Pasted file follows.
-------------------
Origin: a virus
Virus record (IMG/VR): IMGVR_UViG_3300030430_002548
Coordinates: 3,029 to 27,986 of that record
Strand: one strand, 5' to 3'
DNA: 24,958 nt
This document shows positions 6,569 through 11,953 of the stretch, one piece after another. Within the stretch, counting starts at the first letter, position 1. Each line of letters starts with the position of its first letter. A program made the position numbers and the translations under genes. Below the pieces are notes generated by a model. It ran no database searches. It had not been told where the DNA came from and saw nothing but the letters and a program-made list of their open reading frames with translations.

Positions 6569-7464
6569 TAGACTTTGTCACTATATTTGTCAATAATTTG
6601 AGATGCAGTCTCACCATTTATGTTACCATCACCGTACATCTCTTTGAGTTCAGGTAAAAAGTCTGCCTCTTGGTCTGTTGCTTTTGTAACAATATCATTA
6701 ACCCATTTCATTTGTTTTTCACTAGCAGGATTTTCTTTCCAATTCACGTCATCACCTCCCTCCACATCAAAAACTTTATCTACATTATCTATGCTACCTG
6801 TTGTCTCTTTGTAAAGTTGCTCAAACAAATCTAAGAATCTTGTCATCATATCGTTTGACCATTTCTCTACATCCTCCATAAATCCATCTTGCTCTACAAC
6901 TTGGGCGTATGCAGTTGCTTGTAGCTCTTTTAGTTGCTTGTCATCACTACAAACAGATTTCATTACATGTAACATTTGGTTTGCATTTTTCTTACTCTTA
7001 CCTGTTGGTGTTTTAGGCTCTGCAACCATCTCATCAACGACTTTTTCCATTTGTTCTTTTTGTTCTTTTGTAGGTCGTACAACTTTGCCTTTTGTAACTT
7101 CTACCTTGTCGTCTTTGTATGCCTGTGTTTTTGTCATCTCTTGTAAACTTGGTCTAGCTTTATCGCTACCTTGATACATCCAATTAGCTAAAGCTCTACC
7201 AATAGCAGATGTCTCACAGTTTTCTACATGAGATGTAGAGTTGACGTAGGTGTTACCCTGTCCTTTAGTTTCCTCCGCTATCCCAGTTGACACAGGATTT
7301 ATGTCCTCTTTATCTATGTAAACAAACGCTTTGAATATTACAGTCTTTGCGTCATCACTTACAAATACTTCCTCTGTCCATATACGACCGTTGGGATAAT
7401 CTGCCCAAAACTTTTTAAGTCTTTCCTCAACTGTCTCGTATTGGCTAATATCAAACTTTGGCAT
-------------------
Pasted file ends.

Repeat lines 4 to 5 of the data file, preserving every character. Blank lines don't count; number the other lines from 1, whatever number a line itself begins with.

Strand: one strand, 5' to 3'
DNA: 24,958 nt